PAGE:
Paperback: 318 pages
Publisher: Penguin Group; Original edition (June 9, 2011)
Book blurb: Willow has spent most of her life as her mother's sidekick in a popular Las Vegas hypnotism show. So when she and her mom move back to their sleepy southern hometown to start over, she thinks she's in for a life of quiet normalcy. Except that her new life turns out to be anything but, when she kinda sorta hypnotizes Quinton, the hottest guy on the football team, to fall madly, deeply, head over heels in love with her. But what started out as an innocent way to make her best friend, Max, jealous soon gets way out of hand, and Willow begins to wonder if the mind - and more importantly, the heart - is something you can really control.
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Guest Post by Jennifer Jabalay
When people find out that CRUSH CONTROL is about hypnosis, the first thing people ask is, "How did you come up with that idea?" quickly followed by, "Did you know much about hypnosis or did you have to do research?"
This is the true story of how I became inspired to write a story about hypnosis: It was the middle of the night. I was up with my daughter who was about one at the time. She was a horrible sleeper and I was quite exhausted. On this particular night, I was rocking her back and forth and with a touch of delirium, I started to say, "You are getting sleepy. SLEEEEEEEEPY" in my best hypnotist voice. Then suddenly it occured to me - that could be a really great topic for a book!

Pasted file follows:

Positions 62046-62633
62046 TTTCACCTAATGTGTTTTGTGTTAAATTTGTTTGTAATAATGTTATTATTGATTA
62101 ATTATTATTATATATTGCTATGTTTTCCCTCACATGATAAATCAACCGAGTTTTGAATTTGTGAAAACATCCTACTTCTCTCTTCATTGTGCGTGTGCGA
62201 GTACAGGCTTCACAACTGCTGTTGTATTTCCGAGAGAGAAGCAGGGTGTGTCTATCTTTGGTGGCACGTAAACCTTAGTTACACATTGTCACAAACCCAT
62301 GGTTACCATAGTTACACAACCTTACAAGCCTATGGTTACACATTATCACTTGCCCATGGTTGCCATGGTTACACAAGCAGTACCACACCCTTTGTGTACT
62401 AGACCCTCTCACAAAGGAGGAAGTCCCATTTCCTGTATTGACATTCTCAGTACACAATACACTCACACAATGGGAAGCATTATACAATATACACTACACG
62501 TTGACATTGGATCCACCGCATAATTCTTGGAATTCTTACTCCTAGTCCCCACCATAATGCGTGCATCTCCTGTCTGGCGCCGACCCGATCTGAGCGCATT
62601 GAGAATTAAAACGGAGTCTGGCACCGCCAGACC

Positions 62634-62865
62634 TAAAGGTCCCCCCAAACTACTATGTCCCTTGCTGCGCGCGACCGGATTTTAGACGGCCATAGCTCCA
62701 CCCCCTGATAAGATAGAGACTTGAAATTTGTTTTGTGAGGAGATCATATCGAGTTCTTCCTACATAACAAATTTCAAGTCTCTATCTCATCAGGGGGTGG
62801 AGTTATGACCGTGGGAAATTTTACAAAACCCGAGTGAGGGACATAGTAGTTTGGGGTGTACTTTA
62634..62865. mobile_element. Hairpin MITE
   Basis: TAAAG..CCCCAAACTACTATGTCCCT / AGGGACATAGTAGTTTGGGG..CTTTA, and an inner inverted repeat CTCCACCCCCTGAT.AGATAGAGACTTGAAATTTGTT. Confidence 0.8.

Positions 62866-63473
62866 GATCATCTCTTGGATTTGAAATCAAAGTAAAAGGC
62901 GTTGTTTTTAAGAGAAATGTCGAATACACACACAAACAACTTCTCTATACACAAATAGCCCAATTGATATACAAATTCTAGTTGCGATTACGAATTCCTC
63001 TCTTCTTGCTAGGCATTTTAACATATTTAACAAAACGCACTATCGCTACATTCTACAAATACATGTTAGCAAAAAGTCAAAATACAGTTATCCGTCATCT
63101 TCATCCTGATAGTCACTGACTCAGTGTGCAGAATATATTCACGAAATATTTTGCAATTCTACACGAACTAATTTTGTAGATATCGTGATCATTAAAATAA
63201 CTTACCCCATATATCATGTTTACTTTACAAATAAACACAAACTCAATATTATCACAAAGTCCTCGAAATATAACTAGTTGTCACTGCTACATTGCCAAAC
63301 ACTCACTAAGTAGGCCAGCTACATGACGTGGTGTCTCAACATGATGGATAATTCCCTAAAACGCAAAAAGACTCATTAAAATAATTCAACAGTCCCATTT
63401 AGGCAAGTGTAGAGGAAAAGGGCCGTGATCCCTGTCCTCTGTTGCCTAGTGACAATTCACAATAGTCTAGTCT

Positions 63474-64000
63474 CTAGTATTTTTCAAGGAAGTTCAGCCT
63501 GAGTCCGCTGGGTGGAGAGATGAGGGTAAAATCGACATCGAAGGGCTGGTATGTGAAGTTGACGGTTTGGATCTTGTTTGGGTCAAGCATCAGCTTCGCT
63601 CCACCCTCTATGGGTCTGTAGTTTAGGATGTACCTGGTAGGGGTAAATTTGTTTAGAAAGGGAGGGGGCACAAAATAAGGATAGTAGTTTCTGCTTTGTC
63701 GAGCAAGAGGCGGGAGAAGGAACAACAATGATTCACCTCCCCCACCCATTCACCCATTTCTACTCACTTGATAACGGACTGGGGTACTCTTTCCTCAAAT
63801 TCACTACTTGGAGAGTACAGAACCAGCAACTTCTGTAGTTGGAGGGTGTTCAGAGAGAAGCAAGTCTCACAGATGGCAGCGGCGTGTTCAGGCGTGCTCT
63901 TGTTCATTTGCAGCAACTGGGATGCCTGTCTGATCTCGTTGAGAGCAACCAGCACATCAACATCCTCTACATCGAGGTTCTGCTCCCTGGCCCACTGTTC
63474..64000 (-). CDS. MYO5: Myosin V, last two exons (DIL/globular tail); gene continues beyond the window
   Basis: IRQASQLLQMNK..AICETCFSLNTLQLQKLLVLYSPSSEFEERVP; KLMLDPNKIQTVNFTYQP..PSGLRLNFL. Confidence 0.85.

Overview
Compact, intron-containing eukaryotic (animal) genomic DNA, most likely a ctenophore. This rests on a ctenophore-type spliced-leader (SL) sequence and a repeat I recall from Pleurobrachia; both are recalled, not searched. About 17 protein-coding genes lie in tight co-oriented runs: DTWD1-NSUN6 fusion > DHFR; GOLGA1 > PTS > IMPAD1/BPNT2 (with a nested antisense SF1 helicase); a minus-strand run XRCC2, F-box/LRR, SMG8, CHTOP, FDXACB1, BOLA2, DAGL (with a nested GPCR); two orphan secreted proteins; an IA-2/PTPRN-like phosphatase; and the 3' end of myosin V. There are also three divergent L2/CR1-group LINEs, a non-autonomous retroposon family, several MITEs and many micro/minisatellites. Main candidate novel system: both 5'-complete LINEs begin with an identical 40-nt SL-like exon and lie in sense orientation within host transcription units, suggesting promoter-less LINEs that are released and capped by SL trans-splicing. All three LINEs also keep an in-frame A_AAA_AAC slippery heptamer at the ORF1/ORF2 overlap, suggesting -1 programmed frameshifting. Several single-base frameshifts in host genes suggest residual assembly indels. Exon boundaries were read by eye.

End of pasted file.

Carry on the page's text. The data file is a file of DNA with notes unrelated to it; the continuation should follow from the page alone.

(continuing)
I knew very little about hypnosis. So once I decided this could be a great topic, I booked a trip to Las Vegas to experience a real stage performance! It was quite entertaining :) There is a party scene in Crush Control that was heavily influenced by the Vegas hypnosis show I saw. I did have to tame down the antics a bit to make it appropriate for a teen book.
Much of the hypnosis used in Crush Control is not the stage variety, but rather, closer to a technique called hypnotherapy. I did a tremendous amount of research on this form of hypnosis. It is used to help people break bad habits like smoking or to aid in weight loss, or combatting fears like a fear of flying. I was really surprised and impressed with how much science backs the idea of hypnotherapy. And even though Willow uses her form of hypnotherapy in an immature way, I do believe that hypnotherapy, if used appropriately, is a valuable tool to help people change habits that are hurting or inhibiting them.
Thanks to Jennifer Jabaley.About the author:
Born in New York and raised in Bridgewater, New Jersey, Jennifer Jabaley is a graduate of James Madison University and Southern College of Optometry. She began writing in 2006 and tries to manage optometry, writing and motherhood. She lives in Blue Ridge, Georgia with her husband and two children.
For more on Jennifer Jabaley: Website Blog